Today, the JACFA Executive met with the College to discuss the College’s current closure due to the COVID-19 pandemic and the College’s current orientation toward moving classes toward an online model. At that meeting, the JACFA Executive reiterated a number of concerns about the possibility of taking our courses online while the education system in Quebec remains closed, including:
- the near impossibility of parents continuing to work (whether on-site or online) while daycares and primary schools remain closed,
- the non-universal access to the internet, and to sufficient internet bandwidth, for both faculty and students,
- the time required for departments to consult their members and to come up with appropriate strategies for teaching online which are reasonably equitable and still allow for students to meet as many objectives and competencies as possible, and
- the time required for individual teachers to adapt their own courses once they have received direction from their departments.
With these concerns in mind, the JACFA Executive urged the College to adhere to the ministerial directives (found here) and to allow teachers and departments to use the next two weeks to try to find solutions to as many of these concerns as possible, while waiting for clearer direction from the Government on others. These directives, translated into English by JACFA, are below:
“Regarding the post-secondary education (enseignement supérieur) network, CEGEPs, colleges and universities are closed from now up to March 27th inclusively. As such, for the next two weeks, all non-essential or unnecessary teaching and research activities are suspended in universities, CEGEPs and colleges.
Regarding other activities, most notably those that relate to the delivery of essential services, it is up to administrations to make decisions about limiting physical presence in buildings and on campus. Telecommuting (working from home) should be encouraged. Activities for which space is rented on campus or in a building, such as sports and cultural activities, should also be cancelled/closed.
Insofar as it is possible, post-secondary education institutions are invited to devise, over the course of the next two weeks, ways in which their services could be offered from a distance, in the event that this initial two-week closure should be extended. Telecommuting is one measure that should be considered.
Additionally, distance learning activities that do not require the physical presence of staff and that were already being offered in post-secondary education institutions can continue to be offered.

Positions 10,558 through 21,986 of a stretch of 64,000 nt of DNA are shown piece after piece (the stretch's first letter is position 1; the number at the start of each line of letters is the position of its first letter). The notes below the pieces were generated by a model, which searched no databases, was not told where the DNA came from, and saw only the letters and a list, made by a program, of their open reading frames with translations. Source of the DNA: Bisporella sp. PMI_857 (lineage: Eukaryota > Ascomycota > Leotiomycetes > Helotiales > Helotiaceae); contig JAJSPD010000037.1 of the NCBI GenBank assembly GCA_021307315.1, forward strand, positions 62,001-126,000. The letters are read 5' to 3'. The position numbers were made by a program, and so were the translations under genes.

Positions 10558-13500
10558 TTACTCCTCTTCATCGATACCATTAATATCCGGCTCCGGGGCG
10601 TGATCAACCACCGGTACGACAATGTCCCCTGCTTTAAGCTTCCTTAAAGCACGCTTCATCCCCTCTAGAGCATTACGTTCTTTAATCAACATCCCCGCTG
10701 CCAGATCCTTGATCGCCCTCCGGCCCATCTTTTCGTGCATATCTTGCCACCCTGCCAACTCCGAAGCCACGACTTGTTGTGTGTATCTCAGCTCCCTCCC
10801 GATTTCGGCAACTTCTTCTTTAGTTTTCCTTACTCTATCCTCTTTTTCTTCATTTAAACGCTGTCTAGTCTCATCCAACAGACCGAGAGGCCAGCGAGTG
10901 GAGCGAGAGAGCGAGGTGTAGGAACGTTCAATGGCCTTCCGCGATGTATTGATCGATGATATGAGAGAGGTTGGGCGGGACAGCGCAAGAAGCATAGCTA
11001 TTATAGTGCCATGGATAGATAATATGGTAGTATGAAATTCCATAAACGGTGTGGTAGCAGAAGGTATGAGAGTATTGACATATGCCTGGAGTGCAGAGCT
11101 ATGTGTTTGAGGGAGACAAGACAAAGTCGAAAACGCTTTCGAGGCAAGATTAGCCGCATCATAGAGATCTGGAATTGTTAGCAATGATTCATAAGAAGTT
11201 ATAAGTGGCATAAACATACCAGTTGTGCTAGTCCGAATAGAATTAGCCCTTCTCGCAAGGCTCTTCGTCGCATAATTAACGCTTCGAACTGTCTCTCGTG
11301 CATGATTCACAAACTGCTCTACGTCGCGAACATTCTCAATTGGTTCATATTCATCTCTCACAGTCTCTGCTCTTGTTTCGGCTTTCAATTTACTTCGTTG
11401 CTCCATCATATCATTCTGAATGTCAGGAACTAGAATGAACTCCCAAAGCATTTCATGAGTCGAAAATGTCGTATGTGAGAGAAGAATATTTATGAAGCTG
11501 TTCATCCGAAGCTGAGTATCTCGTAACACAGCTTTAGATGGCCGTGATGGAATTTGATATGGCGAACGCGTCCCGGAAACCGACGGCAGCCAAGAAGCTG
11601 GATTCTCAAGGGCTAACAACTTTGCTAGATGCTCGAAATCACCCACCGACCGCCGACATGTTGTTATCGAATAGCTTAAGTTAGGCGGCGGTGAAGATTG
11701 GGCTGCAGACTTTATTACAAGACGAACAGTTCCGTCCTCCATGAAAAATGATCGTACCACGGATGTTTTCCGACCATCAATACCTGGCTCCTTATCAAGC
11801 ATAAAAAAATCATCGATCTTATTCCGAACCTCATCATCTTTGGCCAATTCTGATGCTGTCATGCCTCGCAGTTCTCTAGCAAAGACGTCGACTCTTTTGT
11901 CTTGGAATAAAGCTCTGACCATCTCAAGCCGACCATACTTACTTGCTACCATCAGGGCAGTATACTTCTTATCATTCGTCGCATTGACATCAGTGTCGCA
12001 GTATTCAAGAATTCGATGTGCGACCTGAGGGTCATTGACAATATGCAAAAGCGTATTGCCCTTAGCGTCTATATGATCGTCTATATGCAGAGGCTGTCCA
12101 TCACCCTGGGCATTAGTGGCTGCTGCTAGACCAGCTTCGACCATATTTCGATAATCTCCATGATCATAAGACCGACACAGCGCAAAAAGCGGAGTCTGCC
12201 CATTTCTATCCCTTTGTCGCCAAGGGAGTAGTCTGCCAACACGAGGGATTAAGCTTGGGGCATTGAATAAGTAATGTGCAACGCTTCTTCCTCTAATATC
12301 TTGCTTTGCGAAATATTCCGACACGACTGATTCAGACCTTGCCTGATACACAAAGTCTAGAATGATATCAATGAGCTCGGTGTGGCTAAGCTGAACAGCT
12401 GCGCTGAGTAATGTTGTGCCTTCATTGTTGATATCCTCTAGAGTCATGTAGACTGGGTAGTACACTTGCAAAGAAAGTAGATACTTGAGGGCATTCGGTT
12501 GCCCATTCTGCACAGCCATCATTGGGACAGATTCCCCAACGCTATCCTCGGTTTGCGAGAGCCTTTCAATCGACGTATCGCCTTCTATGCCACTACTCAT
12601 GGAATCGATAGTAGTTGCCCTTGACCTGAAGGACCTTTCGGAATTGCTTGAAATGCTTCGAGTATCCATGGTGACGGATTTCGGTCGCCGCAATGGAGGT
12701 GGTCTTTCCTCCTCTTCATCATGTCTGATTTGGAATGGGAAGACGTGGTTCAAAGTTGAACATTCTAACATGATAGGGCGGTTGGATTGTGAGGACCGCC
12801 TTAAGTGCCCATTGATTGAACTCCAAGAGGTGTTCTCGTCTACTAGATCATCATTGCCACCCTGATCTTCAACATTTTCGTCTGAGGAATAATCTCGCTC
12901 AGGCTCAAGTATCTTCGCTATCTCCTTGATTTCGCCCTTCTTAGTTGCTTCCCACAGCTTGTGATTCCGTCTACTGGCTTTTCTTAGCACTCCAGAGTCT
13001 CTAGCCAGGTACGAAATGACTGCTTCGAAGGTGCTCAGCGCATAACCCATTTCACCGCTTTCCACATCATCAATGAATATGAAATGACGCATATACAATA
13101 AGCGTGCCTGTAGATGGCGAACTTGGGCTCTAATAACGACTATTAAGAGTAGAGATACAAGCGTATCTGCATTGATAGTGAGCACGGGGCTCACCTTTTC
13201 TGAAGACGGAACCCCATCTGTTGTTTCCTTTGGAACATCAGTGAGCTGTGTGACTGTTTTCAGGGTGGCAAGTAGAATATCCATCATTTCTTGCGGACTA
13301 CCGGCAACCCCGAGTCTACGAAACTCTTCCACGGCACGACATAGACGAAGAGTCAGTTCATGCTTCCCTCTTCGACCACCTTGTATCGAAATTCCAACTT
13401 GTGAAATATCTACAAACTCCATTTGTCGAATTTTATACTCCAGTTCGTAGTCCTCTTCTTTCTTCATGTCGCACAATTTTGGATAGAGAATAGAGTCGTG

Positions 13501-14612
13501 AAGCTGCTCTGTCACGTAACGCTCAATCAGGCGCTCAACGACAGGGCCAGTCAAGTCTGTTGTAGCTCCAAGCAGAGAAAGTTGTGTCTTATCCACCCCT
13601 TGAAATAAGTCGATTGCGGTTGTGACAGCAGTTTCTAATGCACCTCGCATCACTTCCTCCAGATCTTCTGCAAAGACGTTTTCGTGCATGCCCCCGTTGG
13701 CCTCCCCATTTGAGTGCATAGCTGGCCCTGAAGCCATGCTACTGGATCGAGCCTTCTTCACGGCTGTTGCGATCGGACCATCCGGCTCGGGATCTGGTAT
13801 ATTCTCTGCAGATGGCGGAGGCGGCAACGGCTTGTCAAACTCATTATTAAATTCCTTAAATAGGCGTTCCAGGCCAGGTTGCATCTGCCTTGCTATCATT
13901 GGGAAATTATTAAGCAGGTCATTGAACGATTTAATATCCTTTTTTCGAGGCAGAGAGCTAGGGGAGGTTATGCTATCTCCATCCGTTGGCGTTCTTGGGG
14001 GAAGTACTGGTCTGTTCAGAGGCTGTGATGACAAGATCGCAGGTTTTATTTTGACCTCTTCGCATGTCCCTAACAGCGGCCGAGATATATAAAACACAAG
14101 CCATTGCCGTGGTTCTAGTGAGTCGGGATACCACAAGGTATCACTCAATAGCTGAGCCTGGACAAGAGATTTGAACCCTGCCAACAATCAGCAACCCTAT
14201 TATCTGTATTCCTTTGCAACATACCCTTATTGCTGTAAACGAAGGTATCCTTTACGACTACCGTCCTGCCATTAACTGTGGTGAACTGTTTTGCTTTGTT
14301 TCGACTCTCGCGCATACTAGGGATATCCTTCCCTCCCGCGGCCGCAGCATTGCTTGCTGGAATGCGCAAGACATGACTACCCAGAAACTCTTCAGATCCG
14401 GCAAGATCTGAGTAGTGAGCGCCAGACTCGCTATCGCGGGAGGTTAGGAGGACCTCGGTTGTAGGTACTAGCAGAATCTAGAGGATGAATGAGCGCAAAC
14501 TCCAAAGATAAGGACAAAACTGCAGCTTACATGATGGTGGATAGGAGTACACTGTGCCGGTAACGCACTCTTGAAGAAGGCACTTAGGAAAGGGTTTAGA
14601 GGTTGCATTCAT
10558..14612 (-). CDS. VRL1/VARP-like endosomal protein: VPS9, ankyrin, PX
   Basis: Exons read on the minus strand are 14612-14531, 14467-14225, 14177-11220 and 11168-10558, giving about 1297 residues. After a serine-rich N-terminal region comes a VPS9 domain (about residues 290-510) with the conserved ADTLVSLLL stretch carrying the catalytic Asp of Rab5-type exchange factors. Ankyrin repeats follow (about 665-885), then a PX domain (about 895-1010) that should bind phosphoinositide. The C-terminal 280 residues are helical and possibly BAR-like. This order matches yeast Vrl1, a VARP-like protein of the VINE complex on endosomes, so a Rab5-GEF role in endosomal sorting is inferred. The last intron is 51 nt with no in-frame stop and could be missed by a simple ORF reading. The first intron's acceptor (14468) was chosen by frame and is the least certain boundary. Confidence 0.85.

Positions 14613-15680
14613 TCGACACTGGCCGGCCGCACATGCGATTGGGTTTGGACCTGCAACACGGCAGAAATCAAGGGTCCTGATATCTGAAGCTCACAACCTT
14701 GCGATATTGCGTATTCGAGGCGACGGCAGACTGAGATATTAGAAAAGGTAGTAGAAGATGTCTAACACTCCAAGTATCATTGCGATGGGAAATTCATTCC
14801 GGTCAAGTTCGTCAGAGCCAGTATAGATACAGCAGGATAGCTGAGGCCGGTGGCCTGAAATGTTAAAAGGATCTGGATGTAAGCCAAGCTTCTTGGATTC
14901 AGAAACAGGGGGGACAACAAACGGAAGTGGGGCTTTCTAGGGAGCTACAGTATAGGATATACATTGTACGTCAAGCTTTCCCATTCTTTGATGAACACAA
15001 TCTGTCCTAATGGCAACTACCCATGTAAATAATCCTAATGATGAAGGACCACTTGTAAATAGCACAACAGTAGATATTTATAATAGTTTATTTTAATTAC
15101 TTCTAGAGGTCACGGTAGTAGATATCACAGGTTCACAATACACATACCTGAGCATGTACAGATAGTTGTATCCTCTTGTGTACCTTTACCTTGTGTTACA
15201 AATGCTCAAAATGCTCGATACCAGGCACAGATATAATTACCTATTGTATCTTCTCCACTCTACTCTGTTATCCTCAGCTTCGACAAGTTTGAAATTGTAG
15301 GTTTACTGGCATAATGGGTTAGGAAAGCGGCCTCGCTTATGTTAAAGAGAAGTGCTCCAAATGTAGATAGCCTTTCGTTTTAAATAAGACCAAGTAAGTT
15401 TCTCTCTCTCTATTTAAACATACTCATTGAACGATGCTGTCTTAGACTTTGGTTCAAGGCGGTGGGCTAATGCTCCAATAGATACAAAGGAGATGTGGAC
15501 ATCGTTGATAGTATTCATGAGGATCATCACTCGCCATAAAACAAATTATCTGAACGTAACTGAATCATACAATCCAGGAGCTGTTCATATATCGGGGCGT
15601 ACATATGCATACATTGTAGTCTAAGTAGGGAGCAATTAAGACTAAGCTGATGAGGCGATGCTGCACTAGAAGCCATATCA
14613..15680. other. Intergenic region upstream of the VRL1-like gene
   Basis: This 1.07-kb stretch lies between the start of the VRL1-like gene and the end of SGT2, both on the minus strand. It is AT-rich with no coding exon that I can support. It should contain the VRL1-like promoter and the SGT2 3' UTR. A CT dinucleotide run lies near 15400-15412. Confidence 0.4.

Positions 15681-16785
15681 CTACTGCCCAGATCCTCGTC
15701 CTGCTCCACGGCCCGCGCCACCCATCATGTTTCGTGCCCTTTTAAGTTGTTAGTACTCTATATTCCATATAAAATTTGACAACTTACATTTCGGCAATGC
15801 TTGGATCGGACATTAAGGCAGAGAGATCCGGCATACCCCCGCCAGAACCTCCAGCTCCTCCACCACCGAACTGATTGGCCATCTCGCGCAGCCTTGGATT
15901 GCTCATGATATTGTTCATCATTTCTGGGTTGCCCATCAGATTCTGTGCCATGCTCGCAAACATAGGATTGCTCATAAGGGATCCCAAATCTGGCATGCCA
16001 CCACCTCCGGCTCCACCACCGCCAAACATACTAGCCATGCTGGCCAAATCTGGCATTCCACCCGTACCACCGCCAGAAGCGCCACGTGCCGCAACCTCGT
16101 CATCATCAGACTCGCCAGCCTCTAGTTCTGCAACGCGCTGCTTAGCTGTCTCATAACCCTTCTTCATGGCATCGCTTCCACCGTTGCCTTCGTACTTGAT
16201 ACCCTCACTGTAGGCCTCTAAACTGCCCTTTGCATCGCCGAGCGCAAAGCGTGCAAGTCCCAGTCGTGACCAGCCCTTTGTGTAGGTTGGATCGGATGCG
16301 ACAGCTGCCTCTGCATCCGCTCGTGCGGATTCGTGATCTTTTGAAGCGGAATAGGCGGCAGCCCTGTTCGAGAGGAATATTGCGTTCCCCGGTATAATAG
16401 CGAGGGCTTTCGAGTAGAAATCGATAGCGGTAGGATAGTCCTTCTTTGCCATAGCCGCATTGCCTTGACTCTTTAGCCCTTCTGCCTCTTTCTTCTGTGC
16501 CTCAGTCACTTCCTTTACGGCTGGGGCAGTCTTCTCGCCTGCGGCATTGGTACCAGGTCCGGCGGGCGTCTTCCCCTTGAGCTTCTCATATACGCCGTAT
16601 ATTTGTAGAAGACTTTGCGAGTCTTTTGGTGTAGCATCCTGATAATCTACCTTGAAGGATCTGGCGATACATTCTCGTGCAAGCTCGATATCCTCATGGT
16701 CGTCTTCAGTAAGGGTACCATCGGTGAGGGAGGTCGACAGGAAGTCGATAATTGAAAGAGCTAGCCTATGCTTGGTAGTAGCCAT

Given that this situation is evolving day by day, other measures could be taken. In that case, you will be informed.”
The College listened to our concerns, admitted that they don’t have ways to address many of them yet, and acknowledged that any transition to online learning will be far from ideal, but is still leaning toward attempting to take as many of our courses online as possible starting next Monday, March 23, citing ambiguity in the ministerial directives. We disagree on this point; the ministerial directives seem clear to us: that all classes (lectures, labs and stages) should be cancelled for at least the next two weeks.
The College is waiting for feedback on this from the Ministry, as well as from the All Chairs assembly, who will be meeting Wednesday via Microsoft Teams, and may yet decide to push this date back. If your department has concerns about its ability to move its courses online, either at all or within this timeframe (even in altered forms), it should be communicating to the College via your Dean and the All Chairs assembly as soon as possible.
We would like to reaffirm the importance of the purview of academic departments to determine teaching methods and means of evaluation within their courses; it is in times of stress and uncertainty that collaboration and mutual support are most crucial. For now, we encourage each department to immediately begin investigating whether or not it is possible to use alternative methods for consultation and decision-making. If such methods can be established, we further encourage departments to explore ways to adapt as much of as many of their courses as possible to an online setting, following the College’s forthcoming guidelines. The College and/or Ministry may push unilaterally toward this outcome, and while we may agree or disagree with the implementation, the classic labour relations principle of “Obey now, grieve later.” will apply. In this vein, our union confederation, the CSN has prepared a labour relations FAQ for its member unions (found here). A summary of this document, translated into English by JACFA, may be found here.
A few other notes:
- The College has confirmed that all faculty (including those teaching in Continuing Education) will continue to be paid as normal while the College is closed.
- The College has also confirmed that no sick days will be deducted for faculty who are unable to work during the isolation period, or who need to stay home to take care of their children while daycares and other schools are closed.
Finally, we want to acknowledge that our administration is working extremely hard to make the best of a bad situation. While we may disagree on the particulars of the best ways to navigate this crisis, we would also like to encourage you to be kind and understanding to our administrators. They are working around the clock to try to find solutions that balance the needs of students, staff and faculty as much as possible, and we commend and appreciate their efforts.